Parents in Australia Can Count Professional In-Car Training Time Toward Hours of Parent-Supervised Practice Driving
Graduated Driver Licensing is not only in every state in the U.S.; it’s in many other countries as well. Queensland, Australia falls into that group, but with a unique twist. As you know, GDL systems generally require a teen’s parent/guardian to complete a specific number of hours of supervised practice driving, to allow the new driver to gain more experience, while keeping the level of risk relatively low.
But many parents struggle with completing 40, 50, even 100 hours of practice driving; many claim to be overwhelmed by this requirement. That is where Queensland differs a bit, by offering parents a way to do fewer hours personally with their teen, but still have their teen get enough practice (by the way, Queensland requires parents complete a total of 100 hours of practice driving, including 10 hours at night).
Here’s how it works. Parents reduce their own time spent supervising their teen by hiring a professional driving school to conduct a portion of the 100 hours of supervised practice driving. The potential benefit here is that parents only pay for 10 hours of instruction, but that counts as 30 hours, leaving “only” 70 hours for them to complete in person with their teen.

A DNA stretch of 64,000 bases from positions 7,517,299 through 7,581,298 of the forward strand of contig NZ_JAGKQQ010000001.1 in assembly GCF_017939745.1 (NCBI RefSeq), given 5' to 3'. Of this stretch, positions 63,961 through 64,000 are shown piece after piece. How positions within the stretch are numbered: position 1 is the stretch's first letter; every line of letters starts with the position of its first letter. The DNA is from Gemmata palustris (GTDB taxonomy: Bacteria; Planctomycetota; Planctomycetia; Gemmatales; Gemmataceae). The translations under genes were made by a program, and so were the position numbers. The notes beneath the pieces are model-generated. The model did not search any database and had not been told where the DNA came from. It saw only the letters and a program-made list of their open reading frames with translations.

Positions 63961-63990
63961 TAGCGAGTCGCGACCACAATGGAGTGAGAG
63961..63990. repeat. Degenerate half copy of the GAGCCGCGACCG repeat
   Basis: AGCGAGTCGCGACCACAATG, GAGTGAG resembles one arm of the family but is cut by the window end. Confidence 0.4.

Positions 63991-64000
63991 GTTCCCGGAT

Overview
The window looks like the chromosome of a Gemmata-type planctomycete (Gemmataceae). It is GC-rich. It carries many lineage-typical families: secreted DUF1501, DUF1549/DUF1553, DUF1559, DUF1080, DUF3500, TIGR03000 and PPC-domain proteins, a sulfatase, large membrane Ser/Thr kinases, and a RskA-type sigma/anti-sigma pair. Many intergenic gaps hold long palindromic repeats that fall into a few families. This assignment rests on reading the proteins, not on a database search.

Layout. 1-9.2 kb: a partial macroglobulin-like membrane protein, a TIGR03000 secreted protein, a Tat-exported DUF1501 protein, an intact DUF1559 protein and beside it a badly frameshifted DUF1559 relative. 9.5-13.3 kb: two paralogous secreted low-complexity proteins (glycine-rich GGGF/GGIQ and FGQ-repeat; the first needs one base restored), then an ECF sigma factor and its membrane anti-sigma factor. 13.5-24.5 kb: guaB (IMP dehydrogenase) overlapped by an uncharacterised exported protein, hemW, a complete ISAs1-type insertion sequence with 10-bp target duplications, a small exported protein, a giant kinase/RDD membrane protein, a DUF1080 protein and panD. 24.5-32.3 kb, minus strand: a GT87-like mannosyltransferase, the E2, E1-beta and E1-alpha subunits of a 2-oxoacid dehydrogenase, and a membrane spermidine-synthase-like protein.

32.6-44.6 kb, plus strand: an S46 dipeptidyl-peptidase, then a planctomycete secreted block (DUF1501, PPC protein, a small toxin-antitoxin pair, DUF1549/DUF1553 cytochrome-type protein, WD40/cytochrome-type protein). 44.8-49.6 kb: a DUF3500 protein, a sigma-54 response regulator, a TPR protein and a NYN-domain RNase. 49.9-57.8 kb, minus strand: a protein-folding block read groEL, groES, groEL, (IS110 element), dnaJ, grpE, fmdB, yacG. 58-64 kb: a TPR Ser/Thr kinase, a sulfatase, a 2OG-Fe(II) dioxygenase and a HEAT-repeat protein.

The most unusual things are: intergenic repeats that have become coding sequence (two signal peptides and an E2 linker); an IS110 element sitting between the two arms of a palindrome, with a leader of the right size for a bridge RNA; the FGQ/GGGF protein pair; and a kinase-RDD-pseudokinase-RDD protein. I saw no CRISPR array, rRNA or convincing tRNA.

That is, parents can take advantage of a three-to-one “exchange rate,” whereby each hour of training conducted by a professional driving instructor counts as three hours of “parental” coaching. Thus, the teens receive additional professional instruction, the driving schools gain some incremental business, and the parents’ time commitment can be reduced by up to 30 percent.
Queensland’s GDL system has yet to be formally evaluated, but it might represent a reasonable balance between state requirements and modern scheduling concerns, and perhaps help prevent any temptation on the part of parents to do fewer hours of driving that is required by their jurisdiction.
Image courtesy www.australia.com